What Is Superfinishing in Metalworking?

Also known as micromachining and short-stroke honing, superfinishing is an advanced metalworking process that’s designed to create a more refined finish on metal workpieces. Like other finishing processes, it involves the removal of material. Superfinishing removes the top layer of material on a workpiece’s surface to create a more refined finish that’s characterized by a cross-hatched pattern.

How Superfinishing Works

Superfinishing is typically performed after other finishing processes have been performed. Once a workpiece has been ground to achieve a desirable first finish, it undergoes superfinishing. During the superfinishing process, the workpiece is exposed to a rotating abrasive tape or stone with an ultra-fine grain. The exceptionally small grain helps to remove more material from the workpiece’s surface. As the abrasive tape or stone grinds against the workpiece, it removes material. Because the abrasive tape or stone rotates against the workpiece, however, it creates a cross-hatched pattern.

Superfinishing vs Polishing: What’s the Difference?

While similar, superfinishing and polishing aren’t the same. Polishing is designed to create a smooth surface on a workpiece through the use of friction. Superfinishing, on the other, creates a cross-hatched pattern. If you rub your fingers across the surface of a superfinished workpiece, you’ll feel these ridges. Polished workpieces don’t have a cross-hatched pattern, which is one of the ways this process differs from superfinishing.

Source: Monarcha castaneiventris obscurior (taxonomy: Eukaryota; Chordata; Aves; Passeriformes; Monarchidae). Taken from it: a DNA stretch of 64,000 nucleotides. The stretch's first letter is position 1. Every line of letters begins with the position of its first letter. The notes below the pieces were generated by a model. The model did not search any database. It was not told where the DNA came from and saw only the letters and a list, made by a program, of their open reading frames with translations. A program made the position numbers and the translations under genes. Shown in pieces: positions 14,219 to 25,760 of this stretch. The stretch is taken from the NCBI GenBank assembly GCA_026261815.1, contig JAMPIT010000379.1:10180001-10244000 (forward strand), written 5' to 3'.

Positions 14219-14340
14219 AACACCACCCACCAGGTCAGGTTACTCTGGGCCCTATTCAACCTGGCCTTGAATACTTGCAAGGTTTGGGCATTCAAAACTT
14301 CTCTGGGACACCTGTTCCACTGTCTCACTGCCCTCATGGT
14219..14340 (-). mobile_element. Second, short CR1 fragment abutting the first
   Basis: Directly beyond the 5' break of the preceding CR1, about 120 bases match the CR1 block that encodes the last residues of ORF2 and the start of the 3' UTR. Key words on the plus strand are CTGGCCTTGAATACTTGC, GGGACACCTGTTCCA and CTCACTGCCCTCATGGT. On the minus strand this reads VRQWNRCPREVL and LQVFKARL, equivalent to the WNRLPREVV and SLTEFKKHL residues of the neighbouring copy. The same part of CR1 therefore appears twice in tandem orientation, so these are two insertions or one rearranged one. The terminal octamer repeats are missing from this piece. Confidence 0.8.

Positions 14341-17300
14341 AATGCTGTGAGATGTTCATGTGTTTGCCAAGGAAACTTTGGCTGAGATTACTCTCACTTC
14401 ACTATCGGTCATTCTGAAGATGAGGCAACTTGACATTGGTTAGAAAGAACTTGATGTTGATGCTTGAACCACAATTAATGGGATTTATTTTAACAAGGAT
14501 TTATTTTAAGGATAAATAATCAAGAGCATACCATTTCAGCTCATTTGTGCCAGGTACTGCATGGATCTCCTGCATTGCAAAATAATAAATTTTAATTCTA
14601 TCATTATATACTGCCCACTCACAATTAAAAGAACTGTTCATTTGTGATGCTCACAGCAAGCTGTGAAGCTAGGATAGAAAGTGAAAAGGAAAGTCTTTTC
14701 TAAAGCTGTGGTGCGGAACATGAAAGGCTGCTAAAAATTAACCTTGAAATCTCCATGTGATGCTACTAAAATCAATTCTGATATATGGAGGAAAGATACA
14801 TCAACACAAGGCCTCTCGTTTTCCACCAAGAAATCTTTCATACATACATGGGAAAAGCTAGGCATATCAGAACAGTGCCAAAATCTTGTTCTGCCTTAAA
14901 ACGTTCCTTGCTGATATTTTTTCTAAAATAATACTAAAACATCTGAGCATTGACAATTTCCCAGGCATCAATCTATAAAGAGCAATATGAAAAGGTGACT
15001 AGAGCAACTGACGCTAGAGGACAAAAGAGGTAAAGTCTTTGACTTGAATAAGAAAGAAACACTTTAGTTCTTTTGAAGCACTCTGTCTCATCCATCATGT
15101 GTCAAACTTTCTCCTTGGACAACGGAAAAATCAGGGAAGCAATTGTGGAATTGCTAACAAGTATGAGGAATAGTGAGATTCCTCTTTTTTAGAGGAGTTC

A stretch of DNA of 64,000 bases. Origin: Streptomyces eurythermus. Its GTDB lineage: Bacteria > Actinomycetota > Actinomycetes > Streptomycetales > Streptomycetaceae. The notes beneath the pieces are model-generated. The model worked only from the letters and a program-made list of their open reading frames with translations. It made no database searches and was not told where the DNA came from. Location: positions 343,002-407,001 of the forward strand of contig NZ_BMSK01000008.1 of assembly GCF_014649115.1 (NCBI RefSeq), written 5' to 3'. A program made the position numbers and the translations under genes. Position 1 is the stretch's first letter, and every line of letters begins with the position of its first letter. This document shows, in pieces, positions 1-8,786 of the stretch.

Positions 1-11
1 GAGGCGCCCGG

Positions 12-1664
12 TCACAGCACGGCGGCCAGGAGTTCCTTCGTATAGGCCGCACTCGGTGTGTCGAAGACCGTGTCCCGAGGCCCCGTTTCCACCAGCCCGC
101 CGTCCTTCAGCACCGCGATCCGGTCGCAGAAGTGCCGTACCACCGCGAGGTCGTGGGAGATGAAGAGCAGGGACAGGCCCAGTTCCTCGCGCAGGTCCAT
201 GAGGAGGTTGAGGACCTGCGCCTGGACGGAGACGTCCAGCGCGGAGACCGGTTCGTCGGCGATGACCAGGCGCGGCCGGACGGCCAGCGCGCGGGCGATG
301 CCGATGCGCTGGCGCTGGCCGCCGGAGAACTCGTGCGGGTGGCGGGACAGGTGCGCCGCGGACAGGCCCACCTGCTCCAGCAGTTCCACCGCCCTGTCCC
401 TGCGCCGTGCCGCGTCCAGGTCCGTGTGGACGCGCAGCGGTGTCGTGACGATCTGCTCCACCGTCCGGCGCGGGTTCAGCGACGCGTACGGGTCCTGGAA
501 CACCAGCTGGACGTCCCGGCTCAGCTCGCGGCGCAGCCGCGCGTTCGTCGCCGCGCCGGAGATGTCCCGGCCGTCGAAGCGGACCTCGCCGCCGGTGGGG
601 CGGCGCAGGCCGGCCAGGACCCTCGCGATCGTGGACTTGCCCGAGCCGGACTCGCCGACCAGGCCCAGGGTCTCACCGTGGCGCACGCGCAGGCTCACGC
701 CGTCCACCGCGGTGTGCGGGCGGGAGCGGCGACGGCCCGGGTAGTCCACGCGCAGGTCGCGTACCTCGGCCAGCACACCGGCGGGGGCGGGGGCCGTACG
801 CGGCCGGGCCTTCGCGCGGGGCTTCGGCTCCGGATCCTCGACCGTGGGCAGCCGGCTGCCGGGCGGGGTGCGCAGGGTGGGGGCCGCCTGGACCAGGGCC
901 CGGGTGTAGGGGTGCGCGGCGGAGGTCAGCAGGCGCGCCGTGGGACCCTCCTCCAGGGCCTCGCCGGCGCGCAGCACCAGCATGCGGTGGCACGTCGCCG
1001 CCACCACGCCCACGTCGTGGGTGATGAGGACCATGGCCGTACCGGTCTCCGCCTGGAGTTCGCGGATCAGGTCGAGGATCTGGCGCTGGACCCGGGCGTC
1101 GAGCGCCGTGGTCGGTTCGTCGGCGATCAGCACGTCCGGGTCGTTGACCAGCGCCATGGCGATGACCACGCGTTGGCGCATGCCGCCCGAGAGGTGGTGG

Another difference between superfinishing and polishing is that only the former creates a mirror finish. When a workpiece is polished, it will have a reflective, mirror-like finish. Superfinished workpieces, however, don’t have this same mirror-like finish. Rather, they have a duller and less-reflective finish.

Advantages of Superfinishing

There are several advantages of superfinishing, one of which is tighter tolerances. Most finishing processes involve the use of an abrasive to grind and remove material from a workpiece — and superfinishing is no exception. However, it uses abrasives with a finer grain than that of other finishing processes. It’s not uncommon for superfinishing abrasives to have a grain of just 5 to 8 micrometers. With such a fine grain, these abrasives are able to create workpieces with tighter tolerances.

Superfinishing is also better suited at sealing workpieces than other finishing processes. This is due to the fact that they create a more refined surface. For workpieces used in extreme environments where moisture is a concern, superfinishing may offer greater protection against moisture ingress. These are just a few unique advantages of superfinishing.

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